Street Superintendent Andrew Faber said Forest City continues to be in a holding pattern regarding the short and long-term future of its recycling program.
Recycling is being collected across town as usual, but non-paper and non-cardboard recyclables continue to be diverted to the landfill in the interim.
“The market is the problem, so it might be everything we do will be temporary until the market itself comes up,” Faber said. “Right now, we’re trying to be a trend setter in the right direction. It’s tough.”
Faber noted needing to wait until Feb. 16 for a Landfill of North Iowa Board of Directors meeting to see if anything comes from that. He said he does not know what, if anything, the landfill might do about the issue.
Mayor Ron Holland said he had sent about 10 letters on the issue, getting feedback on 3-4 of them but nothing concrete. He noted an operation in Utah using recycled glass for fiberglass insulation, but said it is quite an extensive process. He noted there is a You Tube video on it, showing how glass is taken down to a fine powder.
People are also reading…
“Once you get it recycled, whether bailed or stored, there’s got to be a market for it,” said Council Member Dan Davis.
Mayor Holland noted that there is little assistance from the State of Iowa and only a few minor grants available of which he is aware. He said that something centrally-located at the landfill may be one of the better options currently. However, that is dependent on what the landfill is receptive to doing.
Council Member Tony Mikes said he would not want to see the recycling program go away permanently. He also said it could be a big task to shut it down and reinstitute it later.
“It feels like I’m beating a dead horse here,” Faber said. “Are we just staying status quo until March or April?”
Council members also noted that Winnebago County is trying to gauge whether rural residents would prefer to have drop off sites and pay less for recycling or just pay more, which has become a widespread issue.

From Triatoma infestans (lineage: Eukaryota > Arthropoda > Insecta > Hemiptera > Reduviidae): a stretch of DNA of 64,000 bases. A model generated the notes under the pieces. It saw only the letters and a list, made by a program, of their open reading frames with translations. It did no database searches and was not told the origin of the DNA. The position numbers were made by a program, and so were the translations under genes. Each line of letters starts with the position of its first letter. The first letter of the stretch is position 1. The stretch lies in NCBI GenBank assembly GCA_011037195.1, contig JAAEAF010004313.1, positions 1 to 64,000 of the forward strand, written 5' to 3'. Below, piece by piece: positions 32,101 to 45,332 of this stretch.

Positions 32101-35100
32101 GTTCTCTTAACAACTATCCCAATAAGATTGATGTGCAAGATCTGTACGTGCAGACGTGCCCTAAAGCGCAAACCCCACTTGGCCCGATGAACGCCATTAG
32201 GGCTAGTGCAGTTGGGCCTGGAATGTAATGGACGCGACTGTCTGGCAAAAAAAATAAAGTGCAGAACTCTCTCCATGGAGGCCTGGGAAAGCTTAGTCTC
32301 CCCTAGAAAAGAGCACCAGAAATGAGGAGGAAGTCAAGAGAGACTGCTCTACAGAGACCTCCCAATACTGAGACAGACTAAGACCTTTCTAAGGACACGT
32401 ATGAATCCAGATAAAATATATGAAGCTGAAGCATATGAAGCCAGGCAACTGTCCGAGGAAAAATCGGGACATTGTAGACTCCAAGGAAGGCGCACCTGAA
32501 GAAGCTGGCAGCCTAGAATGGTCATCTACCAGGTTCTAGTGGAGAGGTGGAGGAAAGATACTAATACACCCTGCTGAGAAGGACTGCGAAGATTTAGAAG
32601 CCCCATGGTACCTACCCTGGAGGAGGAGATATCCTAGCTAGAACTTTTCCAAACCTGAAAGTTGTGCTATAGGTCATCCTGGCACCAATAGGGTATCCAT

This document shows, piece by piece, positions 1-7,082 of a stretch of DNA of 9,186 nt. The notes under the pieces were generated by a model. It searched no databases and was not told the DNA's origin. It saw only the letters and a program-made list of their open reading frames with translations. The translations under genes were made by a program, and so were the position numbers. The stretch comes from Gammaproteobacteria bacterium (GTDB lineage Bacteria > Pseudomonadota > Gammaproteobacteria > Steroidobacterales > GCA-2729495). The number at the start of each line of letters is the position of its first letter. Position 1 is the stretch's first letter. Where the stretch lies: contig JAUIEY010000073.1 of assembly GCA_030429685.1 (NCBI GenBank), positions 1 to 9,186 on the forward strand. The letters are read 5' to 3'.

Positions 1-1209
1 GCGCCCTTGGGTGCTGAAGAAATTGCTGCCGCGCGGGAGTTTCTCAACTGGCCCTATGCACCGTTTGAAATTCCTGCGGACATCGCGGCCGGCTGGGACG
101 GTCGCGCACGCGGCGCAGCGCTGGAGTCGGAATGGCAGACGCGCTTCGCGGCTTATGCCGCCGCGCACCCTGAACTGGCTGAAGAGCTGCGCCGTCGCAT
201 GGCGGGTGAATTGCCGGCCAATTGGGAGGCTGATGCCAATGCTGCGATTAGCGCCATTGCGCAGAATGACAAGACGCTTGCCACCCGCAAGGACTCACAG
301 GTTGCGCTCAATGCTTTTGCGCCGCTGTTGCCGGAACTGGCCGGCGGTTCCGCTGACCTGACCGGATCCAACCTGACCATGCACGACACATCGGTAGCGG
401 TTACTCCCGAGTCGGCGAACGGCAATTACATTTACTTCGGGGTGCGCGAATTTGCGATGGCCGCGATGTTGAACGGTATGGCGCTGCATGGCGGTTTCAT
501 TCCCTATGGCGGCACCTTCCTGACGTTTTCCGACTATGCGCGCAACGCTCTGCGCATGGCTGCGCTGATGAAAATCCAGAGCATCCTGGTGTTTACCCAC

Council Member Tweeten said that communication with city residents about the issue is important. She suggested putting something about why these issues have arisen in the new city newsletter relatively soon.
No action was taken on the recycling program, so recycling pickup will continue as usual as research into possible solutions continues.
EMS conflict waiver approved
The council also approved of a conflict waiver regarding Ahlers & Cooney, P.C.’s representation of the Forest City Ambulance Service, the City of Forest City, and Winnebago County. With the recent EMS essential service levy in Winnebago County, the potential for conflict pertained to the development of necessary 28E agreements and employment/governance issues impacting the Forest City Ambulance Service.
City Administrator Huffman said Ahlers is trying to work together on agreements for EMS and sought to know if the city council feels there is a conflict of interests. In a letter, the law firm said that it is confident that its attorneys will be able to provide competent and diligent representation to each of these affected clients, noting the representation is not prohibited by law. City Attorney Steve Bakke said that the law firm is handling it quite well and that he believes it mostly pertains to employment issues.
“I actually don’t see it as a problem because this is something where we don’t need an adversarial relationship,” Bakke said.
It was noted in discussion that all three entities will have separate attorneys from Ahlers & Cooney, who will represent their interests in this venture.
Light plant roof
The council unanimously approved an $89,923 quote of Mid-West Roofing Company in Mason City for roof replacement at the Forest City Light Plant. Electric Department Superintendent Duane Kuhn said that the company provided separate quotes for reroofing the north roof ($59,689) and the east roof ($32,234), but offered a $2,000 price reduction for the acceptance of both bids.
“If they can’t do it in the spring and they start doing school buildings, it’ll be (later),” Kuhn said. Mayor Mayor Holland said he felt that the city needed to get on their schedule before the vote.
During staff reports, Police Chief Tom Montgomery said Officers Aaron Kelso and Cesar Baez are now certified EMTs, along with Police Reserve Kevin Tapia.
“They passed their EMT course,” Montgomery said. “It’s nice to have EMTs on the police force.”
In other business, the council approved:
- Hiring Chosen Valley Testing to perform a $30,430 design phase geotechnical evaluation for proposed Runway 15/33 reconstruction at the Forest City Municipal Airport.
- Submitting a grant application to the FAA for design engineering of the Rehabilitate Runway 15/33 Project at the Forest City Municipal Airport. The FAA will fund 90% of this project. The city will contribute a 10% local match.
- Setting a 6 p.m. Jan. 24 special joint meeting of the city council and library board.
- Recognized Valerie Monson, who received a longevity pay increase, for her 25 years of service to the city.
Rob Hillesland is community editor for the Summit-Tribune. He can be reached at 641-421-0534, or by email at email@example.com.